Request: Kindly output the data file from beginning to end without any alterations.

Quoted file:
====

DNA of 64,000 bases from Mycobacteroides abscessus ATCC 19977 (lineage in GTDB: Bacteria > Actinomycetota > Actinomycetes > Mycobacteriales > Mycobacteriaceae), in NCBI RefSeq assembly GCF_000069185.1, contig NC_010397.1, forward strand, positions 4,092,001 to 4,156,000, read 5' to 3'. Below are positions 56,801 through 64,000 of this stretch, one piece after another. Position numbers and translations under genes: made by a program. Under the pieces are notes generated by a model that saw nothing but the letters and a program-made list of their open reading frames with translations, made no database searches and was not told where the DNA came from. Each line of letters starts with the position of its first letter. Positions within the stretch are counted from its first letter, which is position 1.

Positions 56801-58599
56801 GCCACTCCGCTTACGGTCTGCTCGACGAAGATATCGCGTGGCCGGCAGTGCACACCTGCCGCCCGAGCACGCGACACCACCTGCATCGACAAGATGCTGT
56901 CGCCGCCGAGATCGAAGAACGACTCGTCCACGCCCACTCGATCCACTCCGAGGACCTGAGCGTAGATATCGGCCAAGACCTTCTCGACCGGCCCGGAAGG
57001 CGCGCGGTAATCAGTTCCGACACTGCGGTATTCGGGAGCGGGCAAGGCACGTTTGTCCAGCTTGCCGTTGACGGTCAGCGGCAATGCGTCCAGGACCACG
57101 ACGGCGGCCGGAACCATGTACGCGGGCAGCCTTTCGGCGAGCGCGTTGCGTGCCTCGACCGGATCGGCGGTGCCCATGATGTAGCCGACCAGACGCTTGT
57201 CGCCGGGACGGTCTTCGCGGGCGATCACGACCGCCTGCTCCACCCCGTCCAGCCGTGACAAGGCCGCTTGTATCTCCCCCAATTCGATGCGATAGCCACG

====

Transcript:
DNA of 64,000 bases from Mycobacteroides abscessus ATCC 19977 (lineage in GTDB: Bacteria > Actinomycetota > Actinomycetes > Mycobacteriales > Mycobacteriaceae), in NCBI RefSeq assembly GCF_000069185.1, contig NC_010397.1, forward strand, positions 4,092,001 to 4,156,000, read 5' to 3'. Below are positions 56,801 through 64,000 of this stretch, one piece after another. Position numbers and translations under genes: made by a program. Under the pieces are notes generated by a model that saw nothing but the letters and a program-made list of their open reading frames with translations, made no database searches and was not told where the DNA came from. Each line of letters starts with the position of its first letter. Positions within the stretch are counted from its first letter, which is position 1.

Positions 56801-58599
56801 GCCACTCCGCTTACGGTCTGCTCGACGAAGATATCGCGTGGCCGGCAGTGCACACCTGCCGCCCGAGCACGCGACACCACCTGCATCGACAAGATGCTGT
56901 CGCCGCCGAGATCGAAGAACGACTCGTCCACGCCCACTCGATCCACTCCGAGGACCTGAGCGTAGATATCGGCCAAGACCTTCTCGACCGGCCCGGAAGG
57001 CGCGCGGTAATCAGTTCCGACACTGCGGTATTCGGGAGCGGGCAAGGCACGTTTGTCCAGCTTGCCGTTGACGGTCAGCGGCAATGCGTCCAGGACCACG
57101 ACGGCGGCCGGAACCATGTACGCGGGCAGCCTTTCGGCGAGCGCGTTGCGTGCCTCGACCGGATCGGCGGTGCCCATGATGTAGCCGACCAGACGCTTGT
57201 CGCCGGGACGGTCTTCGCGGGCGATCACGACCGCCTGCTCCACCCCGTCCAGCCGTGACAAGGCCGCTTGTATCTCCCCCAATTCGATGCGATAGCCACG